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Drug Discov Today. 2016 May;21(5):802-18. doi: 10.1016/j.drudis.2016.01.013. Epub 2016 Feb 3.

The glucagon-like peptide 1 (GLP) receptor as a therapeutic target in Parkinson's disease: mechanisms of action.

Author information

1
Sobell Department of Motor Neuroscience, UCL Institute of Neurology & The National Hospital for Neurology and Neurosurgery, Queen Square, London WC1N 3BG, UK. Electronic address: d.athauda@ucl.ac.uk.
2
Sobell Department of Motor Neuroscience, UCL Institute of Neurology & The National Hospital for Neurology and Neurosurgery, Queen Square, London WC1N 3BG, UK.

Abstract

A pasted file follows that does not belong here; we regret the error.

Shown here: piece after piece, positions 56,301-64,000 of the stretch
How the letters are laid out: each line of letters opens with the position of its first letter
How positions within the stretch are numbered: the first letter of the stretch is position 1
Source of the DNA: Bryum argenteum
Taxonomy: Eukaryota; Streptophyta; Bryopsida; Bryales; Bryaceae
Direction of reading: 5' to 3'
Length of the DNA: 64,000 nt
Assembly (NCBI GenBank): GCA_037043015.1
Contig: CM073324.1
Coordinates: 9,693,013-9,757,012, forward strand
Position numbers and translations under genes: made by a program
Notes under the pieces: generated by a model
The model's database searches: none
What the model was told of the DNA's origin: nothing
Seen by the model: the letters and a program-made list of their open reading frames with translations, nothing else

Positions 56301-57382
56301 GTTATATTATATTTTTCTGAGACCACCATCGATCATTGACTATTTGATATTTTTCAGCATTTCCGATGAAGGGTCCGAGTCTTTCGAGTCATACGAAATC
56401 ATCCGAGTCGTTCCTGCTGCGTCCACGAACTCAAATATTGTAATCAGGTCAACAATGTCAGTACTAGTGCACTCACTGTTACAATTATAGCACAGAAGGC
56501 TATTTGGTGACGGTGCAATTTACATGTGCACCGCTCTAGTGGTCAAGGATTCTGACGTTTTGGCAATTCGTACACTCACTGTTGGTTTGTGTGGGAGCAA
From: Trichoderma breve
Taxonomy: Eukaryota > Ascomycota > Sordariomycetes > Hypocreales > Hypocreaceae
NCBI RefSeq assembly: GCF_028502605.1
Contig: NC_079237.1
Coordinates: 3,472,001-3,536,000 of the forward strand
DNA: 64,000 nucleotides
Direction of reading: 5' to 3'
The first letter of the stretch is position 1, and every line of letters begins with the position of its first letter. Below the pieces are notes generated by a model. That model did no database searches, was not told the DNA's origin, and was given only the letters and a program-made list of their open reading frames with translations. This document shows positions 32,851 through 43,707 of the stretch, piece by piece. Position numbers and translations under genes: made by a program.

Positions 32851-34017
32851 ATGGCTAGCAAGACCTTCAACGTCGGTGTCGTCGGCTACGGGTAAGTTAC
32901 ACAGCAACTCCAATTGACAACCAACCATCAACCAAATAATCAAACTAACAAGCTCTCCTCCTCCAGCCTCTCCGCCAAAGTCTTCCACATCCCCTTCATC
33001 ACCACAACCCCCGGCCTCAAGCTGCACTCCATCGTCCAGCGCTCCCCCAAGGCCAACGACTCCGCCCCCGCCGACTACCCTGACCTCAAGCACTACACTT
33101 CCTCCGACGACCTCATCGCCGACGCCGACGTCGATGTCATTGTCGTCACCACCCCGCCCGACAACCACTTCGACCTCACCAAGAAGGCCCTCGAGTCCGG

Growing evidence suggests that agonists of the glucagon-like peptide 1 (GLP-1) receptor provide neuroprotection across a range of experimental models of Parkinson's disease (PD) and, recently, a small proof-of-concept, open-label human trial of exenatide in the treatment moderate severity PD appeared to show persistent improvements in motor and cognitive function. The underlying mechanisms of action remain unclear, but as evidence for the potential use of GLP-1 agonists in treating several neurodegenerative disease mounts, and with several clinical trials of GLP-1 analogues in PD and Alzheimer's disease (AD) currently underway, here we review the molecular mechanisms underlying the neuroprotective effects of GLP-1 analogues in the laboratory and their potential therapeutic utility with particular relevance to PD and PD dementia (PDD).

PMID:
26851597
DOI:
10.1016/j.drudis.2016.01.013
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